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Unformatted text preview: Chapter 5: Thermochemistry Chapter Summary Introduction and Section 5.1 Thermodynamics is the study of energy and its transformations. In this chapter we have focused on thermochemistry , the transformations of energy--especially heat--during chemical reactions. An object can possess energy in two forms: Kinetic energy is the energy due to motion of the object, and potential energy is the energy that an object possesses by virtue of its position relative to other objects. An electron in motion near a proton, for example, has kinetic energy because of its motion and potential energy because of its electrostatic attraction to the proton. The SI unit of energy is the joule (J): Another common energy unit is the calorie (cal), which was originally defined as the quantity of energy necessary to increase the temperature of 1 g of water by 1C: When we study thermodynamic properties, we define a specific amount of matter as the system . Everything outside the system is the surroundings . When we study a chemical reaction, the system is generally the reactants and products. A closed system can exchange energy, but not matter, with the surroundings. Energy can be transferred between the system and the surroundings as work or heat. Work is the energy expended to move an object against a force . Heat is the energy that is transferred from a hotter object to a colder one. Energy is the capacity to do work or to transfer heat. Section 5.2 The internal energy of a system is the sum of all the kinetic and potential energies of its component parts. The internal energy of a system can change because of energy transferred between the system and the parts....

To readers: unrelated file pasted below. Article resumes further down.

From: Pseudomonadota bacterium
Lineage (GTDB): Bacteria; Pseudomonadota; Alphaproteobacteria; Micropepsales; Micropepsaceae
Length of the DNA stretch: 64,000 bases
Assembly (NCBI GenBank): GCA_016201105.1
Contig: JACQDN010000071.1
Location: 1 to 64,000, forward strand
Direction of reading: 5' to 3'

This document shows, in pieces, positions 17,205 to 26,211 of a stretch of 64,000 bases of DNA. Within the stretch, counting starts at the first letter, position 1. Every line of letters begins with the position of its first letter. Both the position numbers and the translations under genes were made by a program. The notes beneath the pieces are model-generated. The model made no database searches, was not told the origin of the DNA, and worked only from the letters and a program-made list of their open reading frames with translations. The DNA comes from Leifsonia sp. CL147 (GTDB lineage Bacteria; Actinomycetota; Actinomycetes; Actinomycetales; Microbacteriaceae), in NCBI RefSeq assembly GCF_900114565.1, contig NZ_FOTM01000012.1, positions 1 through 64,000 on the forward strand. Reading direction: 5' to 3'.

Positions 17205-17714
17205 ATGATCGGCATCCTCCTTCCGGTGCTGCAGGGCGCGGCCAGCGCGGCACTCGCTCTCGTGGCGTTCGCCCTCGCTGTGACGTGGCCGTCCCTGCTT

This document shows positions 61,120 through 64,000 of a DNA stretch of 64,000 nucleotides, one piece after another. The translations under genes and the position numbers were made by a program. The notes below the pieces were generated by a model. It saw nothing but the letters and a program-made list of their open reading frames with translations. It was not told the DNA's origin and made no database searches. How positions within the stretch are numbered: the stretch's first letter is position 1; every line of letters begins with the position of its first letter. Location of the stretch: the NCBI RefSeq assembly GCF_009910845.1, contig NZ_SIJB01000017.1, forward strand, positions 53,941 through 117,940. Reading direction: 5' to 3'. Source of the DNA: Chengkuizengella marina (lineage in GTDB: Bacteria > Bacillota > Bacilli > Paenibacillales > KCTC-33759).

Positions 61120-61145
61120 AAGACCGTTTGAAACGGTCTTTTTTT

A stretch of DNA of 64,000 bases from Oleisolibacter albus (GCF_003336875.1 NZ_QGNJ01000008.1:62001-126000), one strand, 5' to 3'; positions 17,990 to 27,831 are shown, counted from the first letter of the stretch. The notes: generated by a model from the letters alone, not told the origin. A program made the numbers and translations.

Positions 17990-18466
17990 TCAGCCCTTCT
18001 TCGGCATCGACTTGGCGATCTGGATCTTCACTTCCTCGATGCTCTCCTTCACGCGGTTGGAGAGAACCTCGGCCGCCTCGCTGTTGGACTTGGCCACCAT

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This note was uploaded on 04/17/2008 for the course ACHM 120 taught by Professor Shekhtman,alexander during the Spring '08 term at SUNY Albany.
- Spring '08